The events are fun although the aging EQ2 engine does make it hard to tell what's going on at times. They are popular primarily, though, not so much for the gameplay as because they are immediately accessible to anyone of the appropriate level and they offer a good chance of desirable rewards.
In this respect Blizzard and Daybreak, like Trion before them, seem to understand something that ANet have never acknowledged, namely that giving people what they want will get them to log in and play. In GW2 the expectation is always that you won't get anything you want from doing an event; in other MMOs you know it's not guaranteed but you feel you're in with a fighting chance.
Contrary to popular belief, GW2 mobs do have desirable drops. Every mob has an infinitesimal chance to drop a variety of "good" items, while "named" mobs such as World Bosses have specific items on their loot tables. The problem isn't what they can drop. It's what they do drop. GW2 has always been exceptionally ungenerous in its in-game rewards. Even though the frequency has been tweaked upwards over the years it remains far and away the most miserly of any major MMO I have played.
This ethos of scarcity (or should we call it meanness?) doesn't extend only to drops from mobs. It even includes holiday events. Compare the recent Lunar New Year event in GW2, in which about the only interesting item (and that's stretching a point) was to be found as a very rare drop from Lucky Envelopes, with the holiday running in EQ2 right now, Erollisi Day.
Erollisi Day is Norrath's analog of Valentine's. It's a relatively minor holiday in the Norrathian calendar. It brings with it nothing much more than ten repeatable quests, six one time only quests, ten achievements, nine books of crafting recipes, a collection, a race and two vendors selling holiday items of all kinds.
Every year the developers add something new and occasionally they retire something old from the line-up. This year they added a short quest called You Don't Bring Me Flowers, which I did with my Berserker on the Skyfire server. It was simple and straightforward and it netted me a pink, patchwork baby dragon for my house.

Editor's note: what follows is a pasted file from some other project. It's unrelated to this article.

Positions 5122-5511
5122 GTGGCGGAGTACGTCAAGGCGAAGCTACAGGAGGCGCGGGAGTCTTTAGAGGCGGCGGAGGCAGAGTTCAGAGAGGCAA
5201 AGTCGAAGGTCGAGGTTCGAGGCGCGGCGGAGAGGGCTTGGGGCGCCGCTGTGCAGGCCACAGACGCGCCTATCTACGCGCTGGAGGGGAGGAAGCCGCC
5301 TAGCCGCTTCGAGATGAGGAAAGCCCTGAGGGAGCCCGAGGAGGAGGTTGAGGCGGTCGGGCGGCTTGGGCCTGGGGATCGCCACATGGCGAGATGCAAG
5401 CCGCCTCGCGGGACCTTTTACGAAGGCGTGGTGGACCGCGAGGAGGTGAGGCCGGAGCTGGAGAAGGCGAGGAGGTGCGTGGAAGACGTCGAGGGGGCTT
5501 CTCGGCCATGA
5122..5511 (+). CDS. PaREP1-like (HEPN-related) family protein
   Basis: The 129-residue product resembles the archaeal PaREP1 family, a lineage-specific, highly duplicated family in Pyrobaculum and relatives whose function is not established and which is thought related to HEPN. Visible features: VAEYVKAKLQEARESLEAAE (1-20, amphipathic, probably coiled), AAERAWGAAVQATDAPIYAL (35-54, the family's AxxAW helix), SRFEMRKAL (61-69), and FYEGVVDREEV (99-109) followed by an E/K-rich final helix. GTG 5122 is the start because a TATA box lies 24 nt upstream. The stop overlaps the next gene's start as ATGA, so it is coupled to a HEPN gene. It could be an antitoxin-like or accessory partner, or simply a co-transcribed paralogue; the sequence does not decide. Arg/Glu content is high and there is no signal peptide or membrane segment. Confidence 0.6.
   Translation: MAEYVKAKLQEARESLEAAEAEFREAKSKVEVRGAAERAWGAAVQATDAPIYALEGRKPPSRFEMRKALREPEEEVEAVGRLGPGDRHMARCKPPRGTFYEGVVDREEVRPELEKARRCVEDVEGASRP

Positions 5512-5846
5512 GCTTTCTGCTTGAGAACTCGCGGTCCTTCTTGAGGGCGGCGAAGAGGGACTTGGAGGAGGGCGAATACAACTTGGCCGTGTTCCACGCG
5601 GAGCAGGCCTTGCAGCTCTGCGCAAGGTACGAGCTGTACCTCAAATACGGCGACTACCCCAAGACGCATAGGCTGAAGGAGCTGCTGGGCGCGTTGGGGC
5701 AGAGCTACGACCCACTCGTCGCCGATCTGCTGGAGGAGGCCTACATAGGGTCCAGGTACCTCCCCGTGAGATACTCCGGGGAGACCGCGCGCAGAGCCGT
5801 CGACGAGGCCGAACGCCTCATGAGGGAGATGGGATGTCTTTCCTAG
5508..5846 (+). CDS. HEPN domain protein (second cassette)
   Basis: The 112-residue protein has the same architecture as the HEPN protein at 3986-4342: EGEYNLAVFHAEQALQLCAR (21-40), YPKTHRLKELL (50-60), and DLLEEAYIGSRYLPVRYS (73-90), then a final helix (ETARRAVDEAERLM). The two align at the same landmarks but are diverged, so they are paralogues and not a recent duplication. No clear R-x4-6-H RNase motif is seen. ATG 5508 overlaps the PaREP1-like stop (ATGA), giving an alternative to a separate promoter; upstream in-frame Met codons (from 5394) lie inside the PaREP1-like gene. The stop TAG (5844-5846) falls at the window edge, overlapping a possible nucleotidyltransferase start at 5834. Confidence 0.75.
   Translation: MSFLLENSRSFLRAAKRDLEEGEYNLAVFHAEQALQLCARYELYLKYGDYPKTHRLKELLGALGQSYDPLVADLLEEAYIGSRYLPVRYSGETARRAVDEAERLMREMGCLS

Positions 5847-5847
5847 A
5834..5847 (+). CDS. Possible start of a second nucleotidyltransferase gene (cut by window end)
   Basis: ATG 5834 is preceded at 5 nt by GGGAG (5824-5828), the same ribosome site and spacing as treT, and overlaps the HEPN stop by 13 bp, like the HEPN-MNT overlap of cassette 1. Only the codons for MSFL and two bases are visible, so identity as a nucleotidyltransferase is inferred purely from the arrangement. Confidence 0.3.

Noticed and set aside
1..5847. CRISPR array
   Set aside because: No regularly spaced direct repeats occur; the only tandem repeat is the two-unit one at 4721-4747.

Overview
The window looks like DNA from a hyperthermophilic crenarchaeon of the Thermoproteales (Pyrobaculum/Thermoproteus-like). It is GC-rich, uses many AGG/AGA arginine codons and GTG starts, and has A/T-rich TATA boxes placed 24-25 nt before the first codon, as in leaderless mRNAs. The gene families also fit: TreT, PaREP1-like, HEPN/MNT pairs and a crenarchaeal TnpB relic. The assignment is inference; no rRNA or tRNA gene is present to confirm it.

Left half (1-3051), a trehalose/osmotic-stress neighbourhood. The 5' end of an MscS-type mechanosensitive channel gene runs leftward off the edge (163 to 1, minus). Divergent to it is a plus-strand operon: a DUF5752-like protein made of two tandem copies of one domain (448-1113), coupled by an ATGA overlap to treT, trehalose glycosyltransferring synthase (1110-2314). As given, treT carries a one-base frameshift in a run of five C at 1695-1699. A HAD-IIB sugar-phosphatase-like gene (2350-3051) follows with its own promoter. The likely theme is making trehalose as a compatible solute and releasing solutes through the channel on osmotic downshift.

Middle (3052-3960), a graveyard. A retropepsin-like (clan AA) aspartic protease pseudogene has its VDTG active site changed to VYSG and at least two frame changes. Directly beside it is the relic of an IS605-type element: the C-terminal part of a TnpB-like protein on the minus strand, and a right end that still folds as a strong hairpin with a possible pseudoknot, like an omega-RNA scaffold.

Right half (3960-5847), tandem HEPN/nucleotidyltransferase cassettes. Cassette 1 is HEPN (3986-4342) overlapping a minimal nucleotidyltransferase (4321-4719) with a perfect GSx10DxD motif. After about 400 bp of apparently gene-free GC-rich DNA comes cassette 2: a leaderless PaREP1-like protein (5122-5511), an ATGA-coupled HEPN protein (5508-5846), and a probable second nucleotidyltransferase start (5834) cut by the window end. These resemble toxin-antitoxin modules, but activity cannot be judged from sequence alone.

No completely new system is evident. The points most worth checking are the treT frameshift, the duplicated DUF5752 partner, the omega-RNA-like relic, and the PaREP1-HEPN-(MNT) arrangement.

That was a reward worth considerably more to me than the small effort it required. I logged in my Shadowknight on the Time-Limited Expansion server, Stormhold with the intention of getting him a dragon too. I then found myself wrapped up in all the other entertainment on offer. I ended up taking him racing, doing the collect and completing several of the older holiday quests until eventually I ran out of time before I got around to the doing the thing I came for. I'll be going back again for the little pink dragon and I'll try to get it for several of my other characters as well.
Before that, while I was there on my Berserker I noticed some calls for a Public Quest in Kylong Plains. I didn't know there was a KQPQ. I traveled there by world bell, asked for a raid invite in chat, clicked on the window that popped up, flew to the spot on the map and joined in what turned out to be one of the best PQs I've seen in EQ2 and certainly the most visually appealing.
All of this I did instead of what I'd expected to be doing, namely the new GW2 stuff that came with last week's update. I did it because it was fun, it was easy and it was inclusive. It was, in fact, the very antithesis of "preparing to have fun rather than just having fun".
Those, by the way, are the three words I used to associate quite specifically with Guild Wars 2: fun, easy, inclusive. The addition of instanced raiding (now with even more elite "Challenge" mode!) and the tuning of more and more content, including both open world and solo instances, towards players able to demonstrate skill sets honed in and for a raid environment, seems to me to mitigate strongly against all of them.
It's painfully ironic that it's GW2 that seems to be focused on adding elite content right at the time other MMOs are tearing it down. For a game that Mike O'Brien promised wasn't about to "fall into the traps of traditional MMORPGs" it seems to be making a pretty good fist right now of jumping feet first into the very same traps those traditional MMOs finally escaped.